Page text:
The Lonely Path of Integrity
Stone Studio

Ethnos (Sunday Edition) - February 18, 2001

Greek Americans idle while major issues stagnate

An interview with Spyridon, former Archbishop of America

By Giorgos Yukakis

Ethnos: Your biography, "The Lonely Path of Integrity" was recently published. How would you assess this new book?

Archbishop Spyridon: The book, written by the journalist, Justine Frangouli-Argyri, has been circulated in Greece and the United States. It is based to a great extent on hitherto unpublished documents, many of which originate from my personal archives, as well the published press accounts. From my reading of the book, I feel that the author made good use of this archival material. She brought to light many unknown facets of the recent history of the Greek Orthodox Archdiocese of America, the years 1996-1999. She was also able to faithfully portray the atmosphere that pervaded during these three years. Her descriptions are lively, yet concise, and lead the reader to a ready understanding of some of the major problems with which the Greek-American community grappled then and continues to struggle. I consider the new book a serious primary source for the history of the Church and of Hellenism in America. I also consider it as a gauge for the future course of the Greek Orthodox Archdiocese and its efforts to preserve an authentic form of Orthodoxy and Hellenism in the United States. Without question, the new book gives a distinct impression of the Greek American community today.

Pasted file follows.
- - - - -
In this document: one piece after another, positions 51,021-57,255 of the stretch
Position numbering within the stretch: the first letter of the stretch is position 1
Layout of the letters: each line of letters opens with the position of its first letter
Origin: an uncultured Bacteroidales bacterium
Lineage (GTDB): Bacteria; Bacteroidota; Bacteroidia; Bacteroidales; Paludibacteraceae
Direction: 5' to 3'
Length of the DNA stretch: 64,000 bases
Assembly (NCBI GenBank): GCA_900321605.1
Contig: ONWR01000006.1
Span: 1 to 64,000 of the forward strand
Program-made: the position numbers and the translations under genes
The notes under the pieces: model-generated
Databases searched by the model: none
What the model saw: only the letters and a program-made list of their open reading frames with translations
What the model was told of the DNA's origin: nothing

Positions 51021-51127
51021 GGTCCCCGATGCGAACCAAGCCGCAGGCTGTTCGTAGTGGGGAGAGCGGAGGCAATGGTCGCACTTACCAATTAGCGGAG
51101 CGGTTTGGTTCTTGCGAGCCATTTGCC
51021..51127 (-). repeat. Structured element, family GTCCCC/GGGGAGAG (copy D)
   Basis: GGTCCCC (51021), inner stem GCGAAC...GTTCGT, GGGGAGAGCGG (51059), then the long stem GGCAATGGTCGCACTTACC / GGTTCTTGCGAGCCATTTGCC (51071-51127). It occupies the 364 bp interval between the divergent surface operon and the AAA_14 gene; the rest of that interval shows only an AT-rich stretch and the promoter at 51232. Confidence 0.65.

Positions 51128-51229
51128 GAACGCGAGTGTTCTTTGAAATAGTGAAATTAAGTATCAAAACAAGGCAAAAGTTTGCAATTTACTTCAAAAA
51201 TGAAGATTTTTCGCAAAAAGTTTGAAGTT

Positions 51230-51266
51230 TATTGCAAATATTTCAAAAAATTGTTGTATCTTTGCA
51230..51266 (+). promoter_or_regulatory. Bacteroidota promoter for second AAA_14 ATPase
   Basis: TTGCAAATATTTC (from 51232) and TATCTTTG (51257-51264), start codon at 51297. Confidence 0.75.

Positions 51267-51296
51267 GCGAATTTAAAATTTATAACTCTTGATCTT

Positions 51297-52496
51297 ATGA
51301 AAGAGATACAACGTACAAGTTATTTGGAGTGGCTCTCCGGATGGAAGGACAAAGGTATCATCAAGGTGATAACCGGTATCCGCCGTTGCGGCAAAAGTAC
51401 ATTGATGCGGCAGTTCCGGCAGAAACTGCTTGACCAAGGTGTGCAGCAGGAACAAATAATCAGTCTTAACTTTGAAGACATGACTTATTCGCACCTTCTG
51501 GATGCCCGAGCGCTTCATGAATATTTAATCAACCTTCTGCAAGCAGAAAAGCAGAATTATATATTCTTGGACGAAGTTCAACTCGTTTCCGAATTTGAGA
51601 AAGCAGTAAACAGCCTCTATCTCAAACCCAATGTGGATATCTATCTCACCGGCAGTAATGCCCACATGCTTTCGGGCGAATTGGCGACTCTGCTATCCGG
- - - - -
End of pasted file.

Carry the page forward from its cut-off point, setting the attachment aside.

Ethnos: The book demonstrates how the Phanar elected you as Archbishop of America despite the opposition of the Greek government, and how three years later the Phanar itself instigated the crisis in America in order to finally oust you. How would you explain this fact?

Archbishop Spyridon: The author certainly provides her own assessment of this question. For my part, I would say only that this practice – the forceful removal of eparchial hierarchs – has been repeated quite often in recent years by the Ecumenical Patriarchate. But I would add that this is a phenomenon practically unknown in the life of other Orthodox Churches. The reasons for this must be sought in the Mother Church's political ambitions and will, and certainly not in the Sacred Canons.

Ethnos: The book concludes with your election to Metropolitan of Chaldia and your refusal to accept this election. Former Archbishop Iakovos criticized you for this ...

Archbishop Spyridon: It is not an unusual circumstance in the life of the Church to decline a position offered. It happens very often and the examples are numerous. There is no Sacred Canon that obliges a proposed candidate to accept the position offered him. The notion of compulsory acceptance is unknown. Rather everything must evolve in a spirit of total liberty, consensus and synergy. One should not forget that H.E. Iakovos, former Archbishop of North and South America, himself declined an important position offered to him by the Church at the beginning of the ‘50s, that of the president of the Theological School of Halki. I cannot see how we can have two standards applied in this case ...

Ethnos: Where and how to you live today? What is your everyday life like?

Archbishop Spyridon: The days go by with the usual activities of an Orthodox churchman, with reading and meditation. It is something that I missed in the course of my very mobile and, I would say, at times tumultuous life. Now, in a suburb of Portugal's capital, away from memories of bitter days and far away from Orthodoxy's centers, I experience another, more spiritual, dimension of my being, living ascetically and quietly.

Ethnos: As an observer today, how do you view the situation in the Church of America?